Pandemic perspectives: A reimagined Rideau Sports Centre at the Adàwe crossing

Hilary Duff

Nicki Bridgland laughs when she remembers an online yoga class her friend taught on New Year’s Day: “When she said ‘pivot your left foot’ I just felt like ‘enough! No more pivots!’” Bridgland is the founder and CEO of the Rideau Sports Centre, an open-to-the-public sports and wellness facility located on the Overbrook side of the Adàwe Crossing. Her same sentiments are likely shared by business owners across Ottawa after a tumultuous year of COVID-19 restrictions.

“It has been a wild ride and a rollercoaster of emotions and logistics,” describes Bridgland of the pandemic so far. “While that has been tiring, it’s also been really exciting in a strange way because it’s sharpened our innovation and creativity.”

With a staff of 70 and more than a half-dozen lines of business—from tennis courts to outdoor and indoor dining; personal fitness training to group sports—the RSC team had to stay on top of the nuances that accompanied each new public health restriction. That demanded on-the-go problem solving, and yes, plenty of pivots.

For one, its bar and restaurant, The Bridge Public House, installed electric heaters on the terrace so diners could eat there year-round. And the addition of five outdoor fire pits—an idea once imagined for down the road—became a popular gathering spot for those looking to socialize safely with friends and family. A portion of each fire pit booking goes to the Rideau Winter Trail [see IMAGE February-March 2021, page 7] of which Bridgland is a board member and founder.

Outdoor yoga and fitness classes, along with altered summer programming and a new advanced booking system, capped off the RSC’s major 2020 changes.

Nicki Bridgland, founder and CEO of the Rideau Sports Centre, says the pandemic likely led to more people from across the city learning about their facility.
Photo Hilary Duff

Despite these new customer experiences, Bridgland says there’s no denying the business took a hit financially, because of the lockdown closures. RSC fortunately qualified for the Canada Emergency Wage Subsidy for a period of time, as well as rent assistance and other business loans.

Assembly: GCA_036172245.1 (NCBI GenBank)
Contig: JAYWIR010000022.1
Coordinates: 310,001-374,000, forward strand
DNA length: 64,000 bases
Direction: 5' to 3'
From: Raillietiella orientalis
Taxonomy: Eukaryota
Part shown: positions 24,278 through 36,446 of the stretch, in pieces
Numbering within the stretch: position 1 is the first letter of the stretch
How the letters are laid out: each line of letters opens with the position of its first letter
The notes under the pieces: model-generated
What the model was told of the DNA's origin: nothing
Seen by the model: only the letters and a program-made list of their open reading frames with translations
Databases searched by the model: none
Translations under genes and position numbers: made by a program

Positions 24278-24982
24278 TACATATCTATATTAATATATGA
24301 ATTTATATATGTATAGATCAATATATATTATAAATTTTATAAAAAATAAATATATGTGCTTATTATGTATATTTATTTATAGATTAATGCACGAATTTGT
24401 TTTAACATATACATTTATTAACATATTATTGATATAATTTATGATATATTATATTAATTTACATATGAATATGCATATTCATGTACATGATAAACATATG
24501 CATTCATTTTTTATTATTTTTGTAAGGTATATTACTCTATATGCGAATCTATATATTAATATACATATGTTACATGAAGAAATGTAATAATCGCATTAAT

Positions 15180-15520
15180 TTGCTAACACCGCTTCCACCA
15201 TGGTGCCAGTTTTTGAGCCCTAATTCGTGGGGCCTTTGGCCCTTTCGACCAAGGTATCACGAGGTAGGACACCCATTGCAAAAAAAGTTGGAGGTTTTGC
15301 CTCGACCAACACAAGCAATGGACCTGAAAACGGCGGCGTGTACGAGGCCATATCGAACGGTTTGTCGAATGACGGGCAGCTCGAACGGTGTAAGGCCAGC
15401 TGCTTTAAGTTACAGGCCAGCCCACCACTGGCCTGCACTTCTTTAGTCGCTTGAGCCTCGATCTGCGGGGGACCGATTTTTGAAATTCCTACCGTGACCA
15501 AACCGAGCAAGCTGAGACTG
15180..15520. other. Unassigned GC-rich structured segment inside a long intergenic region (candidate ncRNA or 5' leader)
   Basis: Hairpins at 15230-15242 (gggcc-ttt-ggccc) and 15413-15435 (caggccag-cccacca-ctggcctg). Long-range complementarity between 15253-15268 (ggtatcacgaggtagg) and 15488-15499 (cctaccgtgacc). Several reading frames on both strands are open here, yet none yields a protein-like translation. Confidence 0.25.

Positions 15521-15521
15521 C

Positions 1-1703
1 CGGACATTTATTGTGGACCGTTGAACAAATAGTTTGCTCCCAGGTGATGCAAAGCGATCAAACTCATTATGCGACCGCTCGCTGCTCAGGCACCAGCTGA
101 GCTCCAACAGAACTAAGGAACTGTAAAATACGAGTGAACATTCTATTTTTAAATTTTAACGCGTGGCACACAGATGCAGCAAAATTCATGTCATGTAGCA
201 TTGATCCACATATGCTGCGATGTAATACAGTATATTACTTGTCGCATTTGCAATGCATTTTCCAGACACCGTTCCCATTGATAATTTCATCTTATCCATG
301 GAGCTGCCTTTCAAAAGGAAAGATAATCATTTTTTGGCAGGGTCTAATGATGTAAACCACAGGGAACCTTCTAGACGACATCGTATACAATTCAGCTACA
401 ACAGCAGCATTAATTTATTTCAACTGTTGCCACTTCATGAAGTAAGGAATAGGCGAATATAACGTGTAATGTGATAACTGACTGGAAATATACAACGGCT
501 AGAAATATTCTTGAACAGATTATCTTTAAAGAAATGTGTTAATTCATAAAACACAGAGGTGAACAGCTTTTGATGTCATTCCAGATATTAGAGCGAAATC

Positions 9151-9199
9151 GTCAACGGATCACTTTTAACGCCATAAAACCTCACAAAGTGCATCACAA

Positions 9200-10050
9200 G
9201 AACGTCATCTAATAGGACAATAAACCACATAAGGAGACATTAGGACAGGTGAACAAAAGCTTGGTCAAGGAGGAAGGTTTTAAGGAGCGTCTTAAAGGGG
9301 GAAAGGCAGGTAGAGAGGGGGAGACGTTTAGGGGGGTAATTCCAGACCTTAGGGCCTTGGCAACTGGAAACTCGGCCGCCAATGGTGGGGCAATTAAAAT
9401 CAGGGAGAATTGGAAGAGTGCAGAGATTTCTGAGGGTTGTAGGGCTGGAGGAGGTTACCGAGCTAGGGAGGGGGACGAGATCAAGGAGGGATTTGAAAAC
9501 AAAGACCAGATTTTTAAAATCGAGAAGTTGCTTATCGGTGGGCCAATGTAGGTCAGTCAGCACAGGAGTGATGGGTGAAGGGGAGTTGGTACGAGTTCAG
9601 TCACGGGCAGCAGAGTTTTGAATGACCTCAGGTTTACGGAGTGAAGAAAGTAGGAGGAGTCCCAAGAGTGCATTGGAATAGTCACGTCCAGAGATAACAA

While she’s grateful for the government support, Bridgland says she wishes it had been more: “For a four-acre property, the support never feels like enough because there are so many carrying costs for RSC. If you imagine heat and electricity for two tennis domes, plus a 17,000 square foot building: all of those costs continue even if there’s no revenue coming in.”

Now that RSC has re-opened, with limited capacity and several health and safety guidelines in place, Bridgland is seeing some interesting business shifts, especially as the weather continues to warm.

Working from home has meant people can dash over for a midday workout, or drop their kids off for a tennis lesson, during the time when they may have previously been stuck commuting. On a mild Monday in March, Bridgland points to the fact that 12 fire pit bookings were made that day. “The traditional peak times aren’t the same anymore, and it has distributed business throughout the week,” she notes.

Though a lot has changed over this past year, one element Bridgland has seen maintained, and even strengthened by the pandemic, is the yearning people have for community.

“We’re coming back to simpler roots where people just want to connect and have some good, home-grown fun,” she says. “A place like this really enables people of all ages to do that in a safe way.”

The Rideau Sports Centre operates on a pay-as-you-play model and doesn’t require a membership. For more information about their facilities and programs, visit

Here is what’s happening at the RSC this spring and summer, pending COVID-19 guidelines:

•  Outdoor tennis on clay courts will begin as near to May 1 as possible, weather dependent; indoor tennis continues throughout the summer. All courts can be booked by the hour. Also available are tennis programs, ladders, round robins. All skill levels welcome, including beginners.

•  Outdoor beach volleyball and ball hockey courts will be opened. Courts can be booked by the hour.

•  Full-day kids summer camps, multi-sport, and dedicated sport options with daily swims.

•   Drop-in swimming pool with dedicated times for Aquafit, lessons, lap swim, playful swim.

•  Master’s Morning Swim Program coached by Pierre Lafontaine, former National Team Director at Swim Canada.

•  Outdoor, indoor, and online yoga and fitness classes.

•  Personal fitness and yoga training.

•  Renovated fitness centre with new equipment.

•  Wednesday night live music on the upper deck of the Bridge Public House overlooking the Rideau River.

•  Community markets with local makers.